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petree
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August 02, 2010, 09:22:29 AM
 #29

The original patch posted is working just fine for me (Opteron 2376), and did double my performance over the stock 0.3.6 client.  I was even able to port its minor changes to 0.3.7 successfully, with the same results.

Is there a way we can confirm that the variables are being aligned properly?  I'm wondering if the Intel procs are less tolerant of misalignment than the AMD's.
impossible7
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August 02, 2010, 09:31:44 AM
 #30

With the patch above, I was unable to build the test program.  You?

Under x86 I had to include cryptopp/obj/cpu.o in the list of object files, otherwise "make test" would fail. Under x86_64 I had no such issue.


The original patch posted is working just fine for me (Opteron 2376), and did double my performance over the stock 0.3.6 client.  I was even able to port its minor changes to 0.3.7 successfully, with the same results.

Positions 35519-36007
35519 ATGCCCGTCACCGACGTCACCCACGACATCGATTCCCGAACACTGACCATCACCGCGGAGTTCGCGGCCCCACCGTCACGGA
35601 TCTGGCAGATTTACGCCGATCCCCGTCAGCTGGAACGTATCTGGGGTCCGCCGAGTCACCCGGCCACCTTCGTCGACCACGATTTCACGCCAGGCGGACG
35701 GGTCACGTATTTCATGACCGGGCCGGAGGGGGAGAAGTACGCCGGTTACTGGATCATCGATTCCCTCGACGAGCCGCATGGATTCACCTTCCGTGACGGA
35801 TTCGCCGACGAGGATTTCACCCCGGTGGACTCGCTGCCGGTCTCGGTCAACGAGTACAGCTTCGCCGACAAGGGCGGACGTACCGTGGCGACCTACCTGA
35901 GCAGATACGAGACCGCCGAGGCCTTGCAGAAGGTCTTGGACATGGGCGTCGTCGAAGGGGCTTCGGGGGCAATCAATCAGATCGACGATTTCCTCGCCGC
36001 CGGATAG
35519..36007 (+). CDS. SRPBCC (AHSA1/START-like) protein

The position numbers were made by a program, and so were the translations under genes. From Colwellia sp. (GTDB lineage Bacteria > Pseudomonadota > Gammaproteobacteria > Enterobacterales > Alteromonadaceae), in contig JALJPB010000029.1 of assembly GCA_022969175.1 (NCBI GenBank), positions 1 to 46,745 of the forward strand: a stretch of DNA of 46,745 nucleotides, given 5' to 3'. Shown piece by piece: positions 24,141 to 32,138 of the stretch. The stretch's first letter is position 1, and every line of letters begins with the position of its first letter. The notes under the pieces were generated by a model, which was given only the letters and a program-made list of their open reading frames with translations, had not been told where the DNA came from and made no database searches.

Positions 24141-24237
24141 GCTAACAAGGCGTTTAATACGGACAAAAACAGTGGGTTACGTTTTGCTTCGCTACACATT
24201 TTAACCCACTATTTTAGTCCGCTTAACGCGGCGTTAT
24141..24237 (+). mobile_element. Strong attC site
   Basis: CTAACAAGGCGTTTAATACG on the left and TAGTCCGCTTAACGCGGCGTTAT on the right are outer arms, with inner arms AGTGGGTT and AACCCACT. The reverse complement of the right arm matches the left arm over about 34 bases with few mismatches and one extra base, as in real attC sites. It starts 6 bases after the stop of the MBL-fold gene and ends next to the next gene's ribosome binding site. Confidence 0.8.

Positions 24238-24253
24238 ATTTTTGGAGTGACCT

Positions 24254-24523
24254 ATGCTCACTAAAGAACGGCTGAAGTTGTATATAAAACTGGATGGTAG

As I said above I did notice an imporvement in performace too, but I am not sure the patched version works correctly. Have you been able to generate any blocks with the patched version?
nelisky
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August 02, 2010, 01:05:48 PM
 #31

Is it a AMD only optimization perhaps?

Or a 64-bit only optimization.

I'm trying on a Q6600 running 64bit linux (ubuntu server) and it makes things slower there, so not 64bit only. And I'm running on my mac laptop which sports an Intel i5 (also 64 bit OSX 10.6), which great speed improvement there, so not AMD only.